Personal Helpers and Mentors Shoalhaven

Personal Helpers and Mentors ShoalhavenOne Door Mental Health

Personal Helpers and Mentors (PHaMs) Shoalhaven, part of the One Door Mental Health, is a mental health program that helps consumers to reconnect with their community. PHaMs works with consumers on a personal level by supporting family relationships, providing outreach services, referrals to key services such as housing and drug and alcohol agencies, and recovery and goal planning.

Almost two-thirds of people with a severe mental illness smoke tobacco, opening themselves up to smoking-related diseases and conditions that cut their life expectancy by decades.1 They smoke to cope with stress, boredom, side-effects of medication and life difficulties, and because they’re addicted. But changes to health facility regulations no longer allow mental health patients to smoke, which is only adding to their burden of stress and compromising treatment.

One Door Mental Health (previously Schizophrenia Fellowship NSW) recognised the growing need to address smoking with their consumers. Through their regional program that helps consumers to reconnect with their community, Personal Helpers and Mentors (PHaMs) Shoalhaven, they not only expanded the services they offer; they revolutionised the way smoking was viewed by staff and consumers alike.

What did they do?

PHaMs Shoalhaven addressed every element of the Cancer Council NSW’s Tackling Tobacco program during the project, with particular focus on policies, training and ongoing support for those who want to quit smoking.

Revising policies and procedures
One Door Mental Health conducted an organisation-wide review of policies and procedures relating to smoking, which resulted in a new smoking policy.

Staff training
Staff training was undertaken first with managers and then regionally with service staff. The focus of the training was on increasing staff skill levels in relation to assessing and supporting service users who want to quit.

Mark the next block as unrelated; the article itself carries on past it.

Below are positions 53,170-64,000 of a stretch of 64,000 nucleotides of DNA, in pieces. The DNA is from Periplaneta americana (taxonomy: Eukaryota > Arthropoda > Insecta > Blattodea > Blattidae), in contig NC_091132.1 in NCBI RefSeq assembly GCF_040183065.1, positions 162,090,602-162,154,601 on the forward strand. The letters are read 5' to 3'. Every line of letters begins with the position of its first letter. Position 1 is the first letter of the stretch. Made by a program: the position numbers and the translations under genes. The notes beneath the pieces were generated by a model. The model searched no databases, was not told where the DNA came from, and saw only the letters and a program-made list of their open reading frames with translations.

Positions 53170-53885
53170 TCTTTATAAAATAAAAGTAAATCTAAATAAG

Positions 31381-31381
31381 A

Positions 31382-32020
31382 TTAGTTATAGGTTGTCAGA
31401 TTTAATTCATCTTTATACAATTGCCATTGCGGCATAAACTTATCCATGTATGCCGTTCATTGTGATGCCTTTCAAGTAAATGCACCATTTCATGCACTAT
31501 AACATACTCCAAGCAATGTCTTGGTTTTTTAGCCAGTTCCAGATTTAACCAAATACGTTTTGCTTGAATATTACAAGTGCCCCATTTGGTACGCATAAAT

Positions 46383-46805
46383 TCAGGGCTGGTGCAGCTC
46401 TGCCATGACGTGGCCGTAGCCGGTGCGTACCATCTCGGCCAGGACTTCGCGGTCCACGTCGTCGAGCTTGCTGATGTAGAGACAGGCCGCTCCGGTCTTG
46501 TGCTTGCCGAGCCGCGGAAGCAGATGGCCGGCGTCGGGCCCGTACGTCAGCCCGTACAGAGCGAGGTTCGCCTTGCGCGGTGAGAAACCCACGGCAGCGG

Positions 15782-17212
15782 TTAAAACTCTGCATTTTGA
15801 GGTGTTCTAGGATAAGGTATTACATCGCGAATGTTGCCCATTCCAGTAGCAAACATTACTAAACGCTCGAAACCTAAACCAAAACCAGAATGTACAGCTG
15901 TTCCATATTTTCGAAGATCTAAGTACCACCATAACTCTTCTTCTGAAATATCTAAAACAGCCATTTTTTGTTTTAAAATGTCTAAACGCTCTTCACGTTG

Running quit-support groups
Tackling Tobacco helped PHaMs Shoalhaven establish a support group for program participants who wanted to quit smoking, had already quit or had relapsed. The weekly sessions were facilitated by two PHaMs Shoalhaven workers over a period of about six months.

Providing nicotine replacement therapy
Nicotine Replacement Therapy (NRT) was provided free of charge to participants in the support group, and they were able to collect their NRT each session they attended.

What was the result?

The changes for both consumers and PHaMs Shoalhaven workers have been significant.

The training changed staff members’ approach to talking about smoking with consumers. They were particularly affected by understanding the disproportionate effects of smoking on people with mental health issues.

“…research was showing that people with mental illness were dying 20 to 25 years earlier than the general population, and they were dying from physical problems, not mental problems, and that had a lot to do with smoking.”
– PHaMs Shoalhaven program manager

Consumers felt the weekly support group was very helpful, particularly hearing about other people’s struggles, hearing their tips and strategies, learning about addiction and understanding their own motivations and triggers. The provision of NRT through the support group was also vital to some participants. For some, the removal of the financial barrier to NRT meant the difference between attempting to quit and continuing to smoke.

“It made a big difference. Without that support in our lives things become overwhelming. Family support I don’t have. Friends I don’t have. With the group, it’s having the chance to talk to someone who’s going through exactly the same thing.”
– Paul, consumer

Through the Tackling Tobacco Program, Personal Helpers and Mentors Shoalhaven is giving mental health consumers the smoking care and support they’ve been missing—support to change their lives.

 

References

(1)   Morgan VA, Waterreus A, Jablensky A, Mackinnon A, McGrath JJ, Carr V, et al. People living with psychotic illness 2010: report on the second Australian national survey. Canberra: Commonwealth of Australia; 2011.

 

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